India Green Minister Suggests He Doesn't Believe Pollution DataBy
Says reports linking pollution to death based on extrapolation
Says central government has limited ability to curb toxic air
India’s environment minister said pollution is a problem for local authorities and suggested he doesn’t believe some data showing that the nation has some of the most dirty air in the world.
"We tend to believe reports published by foreign institutions more and don’t rely on reports by local institutions," the minister, Anil Madhav Dave, said at a press conference in New Delhi on Tuesday. “The onus of controlling air pollution in India is on local bodies, and the center can only guide them.”
The remarks were an attempt to diminish the impact of international studies showing a health threat to India’s population from smog that blankets most of the nation’s big cities. India accounted for 14 of the 30 worst-polluted cities in the world, according to World Health Organization data released in May.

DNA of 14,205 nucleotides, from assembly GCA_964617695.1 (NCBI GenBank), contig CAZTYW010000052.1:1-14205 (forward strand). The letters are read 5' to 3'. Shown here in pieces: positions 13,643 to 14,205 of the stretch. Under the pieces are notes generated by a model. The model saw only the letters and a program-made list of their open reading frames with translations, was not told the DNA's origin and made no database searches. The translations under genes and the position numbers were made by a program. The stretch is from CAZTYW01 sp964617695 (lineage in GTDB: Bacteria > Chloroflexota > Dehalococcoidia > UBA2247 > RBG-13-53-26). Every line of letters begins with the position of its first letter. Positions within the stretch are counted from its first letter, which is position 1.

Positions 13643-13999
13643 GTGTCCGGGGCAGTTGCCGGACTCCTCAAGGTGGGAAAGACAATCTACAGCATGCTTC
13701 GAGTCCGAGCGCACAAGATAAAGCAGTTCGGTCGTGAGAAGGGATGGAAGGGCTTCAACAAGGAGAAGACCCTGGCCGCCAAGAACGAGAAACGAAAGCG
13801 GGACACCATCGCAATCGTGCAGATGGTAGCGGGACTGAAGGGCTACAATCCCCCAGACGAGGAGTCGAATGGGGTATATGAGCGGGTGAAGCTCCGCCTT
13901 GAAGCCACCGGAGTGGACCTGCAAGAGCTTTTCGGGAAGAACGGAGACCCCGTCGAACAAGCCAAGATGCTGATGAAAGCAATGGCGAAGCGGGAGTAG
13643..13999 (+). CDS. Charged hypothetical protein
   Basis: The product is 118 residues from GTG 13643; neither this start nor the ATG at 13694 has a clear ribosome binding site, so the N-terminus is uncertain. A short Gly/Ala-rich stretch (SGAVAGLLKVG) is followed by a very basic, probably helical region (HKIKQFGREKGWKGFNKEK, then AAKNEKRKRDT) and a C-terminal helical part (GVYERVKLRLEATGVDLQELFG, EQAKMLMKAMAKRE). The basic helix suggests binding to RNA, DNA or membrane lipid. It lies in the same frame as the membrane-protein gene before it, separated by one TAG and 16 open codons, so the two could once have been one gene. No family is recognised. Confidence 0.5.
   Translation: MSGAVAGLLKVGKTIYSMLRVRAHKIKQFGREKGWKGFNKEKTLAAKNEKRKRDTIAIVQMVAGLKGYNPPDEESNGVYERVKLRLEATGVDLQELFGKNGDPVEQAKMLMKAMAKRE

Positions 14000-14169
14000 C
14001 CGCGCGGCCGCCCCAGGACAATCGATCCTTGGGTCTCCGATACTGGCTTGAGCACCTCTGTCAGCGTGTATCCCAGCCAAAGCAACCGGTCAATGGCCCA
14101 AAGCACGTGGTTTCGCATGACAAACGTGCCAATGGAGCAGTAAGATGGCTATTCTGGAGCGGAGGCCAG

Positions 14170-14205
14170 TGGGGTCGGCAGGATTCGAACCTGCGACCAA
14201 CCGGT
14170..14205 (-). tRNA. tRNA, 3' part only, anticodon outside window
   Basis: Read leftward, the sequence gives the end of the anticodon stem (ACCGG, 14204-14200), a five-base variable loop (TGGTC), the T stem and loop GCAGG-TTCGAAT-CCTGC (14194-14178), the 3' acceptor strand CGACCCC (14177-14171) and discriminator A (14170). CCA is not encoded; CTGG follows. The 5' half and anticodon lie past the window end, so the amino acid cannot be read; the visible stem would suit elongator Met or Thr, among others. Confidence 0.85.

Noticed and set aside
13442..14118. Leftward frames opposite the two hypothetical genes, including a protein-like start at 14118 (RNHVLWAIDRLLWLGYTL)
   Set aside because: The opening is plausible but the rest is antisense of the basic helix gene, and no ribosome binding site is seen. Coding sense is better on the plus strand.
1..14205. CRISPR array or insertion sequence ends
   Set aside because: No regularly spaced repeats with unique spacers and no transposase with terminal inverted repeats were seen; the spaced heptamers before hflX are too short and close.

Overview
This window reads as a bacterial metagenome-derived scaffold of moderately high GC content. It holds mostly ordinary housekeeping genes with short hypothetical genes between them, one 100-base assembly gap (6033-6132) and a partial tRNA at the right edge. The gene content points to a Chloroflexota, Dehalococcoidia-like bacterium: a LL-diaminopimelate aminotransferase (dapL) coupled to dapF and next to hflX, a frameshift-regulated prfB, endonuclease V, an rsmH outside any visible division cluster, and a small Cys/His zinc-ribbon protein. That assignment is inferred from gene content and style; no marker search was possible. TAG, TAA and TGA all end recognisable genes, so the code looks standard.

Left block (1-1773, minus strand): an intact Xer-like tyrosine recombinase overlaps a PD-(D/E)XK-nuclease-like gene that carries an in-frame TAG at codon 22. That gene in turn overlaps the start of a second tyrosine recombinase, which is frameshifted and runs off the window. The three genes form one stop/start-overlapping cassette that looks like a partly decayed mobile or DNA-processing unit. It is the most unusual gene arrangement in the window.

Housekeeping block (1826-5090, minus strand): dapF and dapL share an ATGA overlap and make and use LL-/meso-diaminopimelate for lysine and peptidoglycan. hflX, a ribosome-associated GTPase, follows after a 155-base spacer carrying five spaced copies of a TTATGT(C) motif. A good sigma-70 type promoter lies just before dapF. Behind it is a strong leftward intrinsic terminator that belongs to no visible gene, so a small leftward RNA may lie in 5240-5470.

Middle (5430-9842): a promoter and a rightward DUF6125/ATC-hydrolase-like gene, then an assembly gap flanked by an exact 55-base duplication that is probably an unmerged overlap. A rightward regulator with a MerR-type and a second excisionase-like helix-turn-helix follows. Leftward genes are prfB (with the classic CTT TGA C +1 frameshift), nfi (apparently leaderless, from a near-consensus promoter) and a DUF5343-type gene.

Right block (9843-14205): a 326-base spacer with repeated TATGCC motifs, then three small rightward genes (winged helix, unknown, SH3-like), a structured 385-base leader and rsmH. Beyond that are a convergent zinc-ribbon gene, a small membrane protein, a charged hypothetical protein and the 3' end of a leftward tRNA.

Dave disputed local media stories that cite studies linking deaths to air pollution in India. In a press release, the government said the "reports are often based on extrapolations without due scientific validation, and there is need for caution before arriving at any conclusion."
International organizations have also found India’s air toxic at times. Early November readings for toxic particles known as PM 2.5 in New Delhi soared to 850 micrograms per cubic meter in the neighborhood of Anand Vihar in east Delhi, 34 times the WHO’s guideline of 25 micrograms per cubic meter. Those levels rival the readings in Beijing, where pollution has triggered protests and vows for action from government officials.
Dave sidestepped a question about whether the international studies for India were valid, saying the findings “neither say they’re incorrect nor correct.” India’s federal government can only play a limited role in curbing air pollution, he said.
India’s health ministry is yet to compile its own study on air pollution. The environment ministry has prepared a 42-point plan to hand-hold local bodies to address the issue.
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